Meet Our Social Worker

Celebrate National Social Work Month


Every March, “National Social Work Month,” recognizes and celebrates social workers, who account for the largest group of mental health providers in the nation. With dedication and empathy, social workers help individuals overcome stress, anxiety, depression, and other mental health conditions and issues, deal with crises, and improve relationships. Social workers provide support to people of all backgrounds, guide us through obstacles, advocate on our behalf, and connect us to resources when we are in need.

In honor of National Social Work Month, we thought it would be the perfect time for you to get to know Taylor Street Clinic’s full-time social worker, Brittany Banks.


TSC – Can you share a little about your social work background?

BB – My mom is a social worker and like most children, I frequently said things like, “I’ll never do that because my mom does it,” but here we are – and I cannot imagine myself doing anything else! I obtained my Bachelor of Arts in Psychology from Michigan State University and Master of Social Work from the University of Pittsburgh. While completing my master’s, I received specialized training in providing mental health treatment to individuals, families, and small groups in health care settings such a clinics and hospitals.

I started my career at a primary care clinic in Pittsburgh, Pennsylvania, where I provided counseling to individuals with mental health conditions. I transitioned into hospice social work where I helped individuals and their families navigate end-of-life care and manage the stress of terminal illnesses. In 2020, as the COVID-19 pandemic began – it felt like the right time to be closer to family. Shortly after returning to Michigan, I joined the team at Taylor Street Primary Care Clinic.


TSC – When should a person see a social worker?

BB – You should see a social worker if you need support navigating life’s challenges; identifying the source of stress or problems; developing or strengthening coping skills; and finding resources and supports that will lead to solutions.

If it were up to me, everyone would see a social worker. 😉


TSC – Can a social worker help with a short-term crisis?

BB – Social workers have the skills to help address both short-term and long-term situations. Let me explain.

In a short-term situation, or crisis, there is a disruption or breakdown in a person’s normal pattern of functioning that cannot be resolved by their typical way of solving problems. A crisis may arise due to family situations, economic situations, community situations, significant life events, and/or natural elements or disasters. I help people establish new ways of coping with problems. I help outline steps needed to achieve goal(s), and provide support, reassurance and while safeguarding the individual from harming themselves or others.

In long-term situations, a social worker will meet with a person and/or family on an ongoing basis. During each meeting, a social work will listen, provide support and encouragement, make suggestions, reinforce what is working or going well, introduce alternative ways to cope or deal with stress and problems, and provide resources or referrals if needed.


TSC – What happens during an assessment?

BB – During an assessment, I will ask about biological (medical issues and history which can impact other areas of life), psychological (a person’s thoughts, feelings, and behaviors and overall mental state), and social (social circumstances and how these influence mental and physical health) factors as well as use brief assessments to help me better understand the individual, the cause of their problems or stress, and ways to resolve the problems or stress. We will also discuss goals, or what you would hope to achieve in our work together, how often we should meet, and how we should meet (i.e., in person, virtually)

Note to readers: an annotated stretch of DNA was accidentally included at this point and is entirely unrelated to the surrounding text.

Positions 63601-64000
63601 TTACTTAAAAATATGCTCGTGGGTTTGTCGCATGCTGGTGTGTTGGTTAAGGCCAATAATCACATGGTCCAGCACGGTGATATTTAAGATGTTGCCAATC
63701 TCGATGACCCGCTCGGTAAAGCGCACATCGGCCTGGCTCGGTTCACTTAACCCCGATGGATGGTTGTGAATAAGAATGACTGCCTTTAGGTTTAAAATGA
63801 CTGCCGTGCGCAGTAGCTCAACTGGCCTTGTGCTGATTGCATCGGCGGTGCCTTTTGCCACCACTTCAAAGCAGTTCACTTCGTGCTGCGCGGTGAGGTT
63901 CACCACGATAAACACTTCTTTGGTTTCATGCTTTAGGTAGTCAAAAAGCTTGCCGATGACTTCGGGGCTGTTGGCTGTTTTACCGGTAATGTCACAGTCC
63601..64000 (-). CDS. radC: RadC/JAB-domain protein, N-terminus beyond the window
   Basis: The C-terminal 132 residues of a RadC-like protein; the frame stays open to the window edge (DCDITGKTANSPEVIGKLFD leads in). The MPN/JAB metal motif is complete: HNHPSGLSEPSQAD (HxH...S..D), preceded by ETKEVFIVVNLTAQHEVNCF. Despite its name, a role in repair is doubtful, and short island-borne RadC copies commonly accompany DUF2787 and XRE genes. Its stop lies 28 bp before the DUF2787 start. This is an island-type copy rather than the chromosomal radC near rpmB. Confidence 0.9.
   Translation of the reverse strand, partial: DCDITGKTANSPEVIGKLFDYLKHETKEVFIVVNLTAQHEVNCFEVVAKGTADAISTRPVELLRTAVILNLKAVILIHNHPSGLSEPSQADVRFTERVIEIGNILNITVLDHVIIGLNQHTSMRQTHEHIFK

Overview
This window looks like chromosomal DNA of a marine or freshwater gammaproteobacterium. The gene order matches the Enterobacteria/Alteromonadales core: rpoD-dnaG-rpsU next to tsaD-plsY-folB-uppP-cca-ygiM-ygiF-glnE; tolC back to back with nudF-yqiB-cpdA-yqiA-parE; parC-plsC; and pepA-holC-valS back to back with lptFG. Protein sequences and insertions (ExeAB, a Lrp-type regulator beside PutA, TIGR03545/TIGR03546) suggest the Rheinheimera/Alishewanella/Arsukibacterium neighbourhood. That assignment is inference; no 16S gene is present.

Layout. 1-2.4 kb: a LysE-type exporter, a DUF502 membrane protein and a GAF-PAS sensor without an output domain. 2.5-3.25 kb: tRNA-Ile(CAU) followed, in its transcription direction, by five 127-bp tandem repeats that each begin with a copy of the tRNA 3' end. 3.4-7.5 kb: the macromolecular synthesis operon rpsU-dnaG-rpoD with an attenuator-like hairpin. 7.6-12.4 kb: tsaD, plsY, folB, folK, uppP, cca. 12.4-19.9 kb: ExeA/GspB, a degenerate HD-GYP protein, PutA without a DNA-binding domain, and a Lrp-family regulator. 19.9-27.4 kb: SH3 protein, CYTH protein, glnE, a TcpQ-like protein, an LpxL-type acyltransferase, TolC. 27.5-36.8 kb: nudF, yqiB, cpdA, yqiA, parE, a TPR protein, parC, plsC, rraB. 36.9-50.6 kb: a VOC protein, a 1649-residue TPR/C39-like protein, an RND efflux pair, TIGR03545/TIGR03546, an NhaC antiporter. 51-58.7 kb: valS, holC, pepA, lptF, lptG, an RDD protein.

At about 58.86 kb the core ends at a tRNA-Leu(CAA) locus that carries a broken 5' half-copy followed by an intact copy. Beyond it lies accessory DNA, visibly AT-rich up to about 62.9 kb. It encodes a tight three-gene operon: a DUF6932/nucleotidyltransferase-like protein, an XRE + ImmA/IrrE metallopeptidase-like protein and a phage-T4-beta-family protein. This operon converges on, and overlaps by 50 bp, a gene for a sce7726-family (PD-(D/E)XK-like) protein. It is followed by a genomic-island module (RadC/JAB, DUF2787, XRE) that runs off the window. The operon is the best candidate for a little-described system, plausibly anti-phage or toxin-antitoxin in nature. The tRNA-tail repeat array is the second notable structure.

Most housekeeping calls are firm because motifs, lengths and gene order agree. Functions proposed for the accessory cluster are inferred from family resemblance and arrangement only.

TSC – How often do people typically see a social worker?

BB – People usually meet with social worker on a routine basis which is determined by needs, goals, and personal preference. I typically see clients once a week or every other week. Due to the ongoing COVID-19 pandemic, I see patients in person, by video such as Zoom, and by phone. We will work together to develop a plan that meets your unique needs.


TSC – What is the best part or being a social worker?

BB – I chose to become a social worker because of the profession’s commitment to social justice, continuous learning, and most importantly, empowering individuals. I absolutely love that I am always able to support individuals and families achieve their dreams, desires, and goals. But the best part of what I do is being able to listen to people’s stories and perspectives – so much learning and transformation can happen just by listening. I am consistently in awe of and inspired by my patient’s resilience.


TSC – What is special about Taylor Street Primary Care Clinic?

BB – Taylor Street Clinic is special because of our caring, professional, responsive staff. We are also unique because we can address multiple aspects of health and wellness in one place. Physical health problems increase our risk of developing mental health problems, and vice versa. I like being part of a team that can address the whole person.


To support National Social Work Month you can share this post, learn more about social work by visiting , and most importantly, you can schedule an appointment with a social worker. Social work services at Taylor Street Primary Care Clinic include a mental health screening, assessment, consultation, individual counseling, education, and connection to resources. Brittany Banks is currently accepting new patients. Schedule an appointment by calling Taylor Street Clinic at 313-486-5501.